AfricaRecruit was invited to present at the 3rd Ordinary session of the Labour and Social Affairs Commission of the African Union 18-23rd April 2005 South Africa. In ensuing discussions, delegates stressed the importance of AfricaRecruit participating in the African Union process as well as formal endorsement of the initiative by policy organs of the African Union. The experts meeting recommended AfricaRecruit to extend its activities to all regions of the continent.

AfricaRecruit was invited to give a submission to Africa All Parliamentary Group as part of its input into the Commission for Africa as well as its report “The UK Government and Africa in 2005: How joined up is Whitehall?” March 2005. The report highlighted the importance of human resources being key to Africa’s development. 

The Commission for Africa recommends that the international community invest $500 million a year in revitalizing higher education in Africa over 10 years.

The Africa All Parliamentary Group also recommended that:

  • The UK should provide assistance to Ministries of Education and Health in African countries with human resources shortages, particularly in terms of expertise and sharing of experience and best practice in recruitment, training and retention of staff and management of human resources

  • The UK should work with African countries to examine the impact in terms of manpower and costs, of recruitment of African professionals for each country and analyze how assistance can be targeted to mitigate the impacts

  • The UK should assist those who wish to return to their countries of origin in the health sector through funding a golden hello again scheme in partnership with Departments of health in key countries.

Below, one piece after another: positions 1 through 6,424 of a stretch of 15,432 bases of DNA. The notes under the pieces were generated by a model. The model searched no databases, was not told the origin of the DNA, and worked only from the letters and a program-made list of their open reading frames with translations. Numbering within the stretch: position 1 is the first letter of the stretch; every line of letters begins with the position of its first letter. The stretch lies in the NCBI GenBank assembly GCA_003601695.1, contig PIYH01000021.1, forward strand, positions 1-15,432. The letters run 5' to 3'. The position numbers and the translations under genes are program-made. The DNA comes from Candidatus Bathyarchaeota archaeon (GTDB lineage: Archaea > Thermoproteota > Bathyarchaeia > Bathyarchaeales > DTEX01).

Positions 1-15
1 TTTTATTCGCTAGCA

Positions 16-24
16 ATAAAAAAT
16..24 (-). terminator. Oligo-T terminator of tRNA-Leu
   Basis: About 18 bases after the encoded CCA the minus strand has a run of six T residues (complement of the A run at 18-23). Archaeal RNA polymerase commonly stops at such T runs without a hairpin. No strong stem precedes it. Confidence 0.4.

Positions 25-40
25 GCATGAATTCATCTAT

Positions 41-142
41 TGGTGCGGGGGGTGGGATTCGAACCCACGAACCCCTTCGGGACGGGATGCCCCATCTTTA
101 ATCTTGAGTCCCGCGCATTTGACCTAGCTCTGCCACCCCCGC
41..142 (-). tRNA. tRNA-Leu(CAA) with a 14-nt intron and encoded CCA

sponsored by Oracle Corporation

Courses and Training
Details of the courses below can be viewed at IQPC website

 Short Course - Effective Team Leader Skills
An Intensive and Practical, 2-Day Management & Leadership Course
June 20 - 21, 2005Grand Palm Hotel Casino ResortGaborone, Botswana

 Short Course - Effective Team Leader Skills
An Intensive and Practical, 2-Day Management & Leadership Course
August 25 - 26, 2005Grand Palm Hotel Casino ResortGaborone, Botswana

 Management and Leadership Development for Women
June 28 - 29, 2005Windhoek Country ClubWindhoek, Namibia

 Short Course - Emotional Intelligence – The EQ Leadership Roadmap
An Intensive And Practical, 2-Day Leadership Course
May 30 - 31, 2005Glenhove ConferencingHoughton, Gauteng, South Africa

 Designing and Implementing The Balanced Scorecard
June 8 - 9, 2005Glenhove ConferencingHoughton, Gauteng, South Africa

 Short Course - Effective Fatigue Management
for Optimising Shiftwork and Rostering in the Workplace
June 13 - 14, 2005Glenhove ConferencingHoughton, Gauteng, South Africa

 Short Course - How to Conduct Effective Disciplinary Hearings in the Workplace
Master the practical skills to manage your disciplinary processes with confidence
July 18 - 19, 2005Glenhove ConferencingHoughton, Gauteng, South Africa

 Short Course - Best Practice HR Audit Techniques
An Intensive and Practical, 2-Day HR Management Course
July 18 - 19, 2005Glenhove ConferencingHoughton, Gauteng, South Africa

 Short Course - Competency Based Behavioural Interviewing
The Cost Of Employing The Wrong Person Is Astronomical. Get The Right Person For The Job The First Time Around!
July 19 - 20, 2005Glenhove ConferencingHoughton, Gauteng, South Africa



This is a gentle reminder to all those who have not completed the Salary Survey to kindly do so as the feedback will be of value to all Human Resources in benchmarking their organisations salary structure and gain valuable insight to their positioning against other organisations.

Upcoming Events and Seminars …

Sierra Leone Diaspora Consultative and Investment Forum,
London, UK 4th June 2005

Further Details

Africa Diaspora Investment Week London United Kingdom 12-17th September 2005
London United Kingdom March 2005
Further details or
Cameroon Career Day 2005- - Recruitment and Career Forum
Yaounde Cameroon December 2005 (tbc)
Nigeria Career Day 2005- - Recruitment and Career Forum
Lagos Nigeria December 2005 (tbc)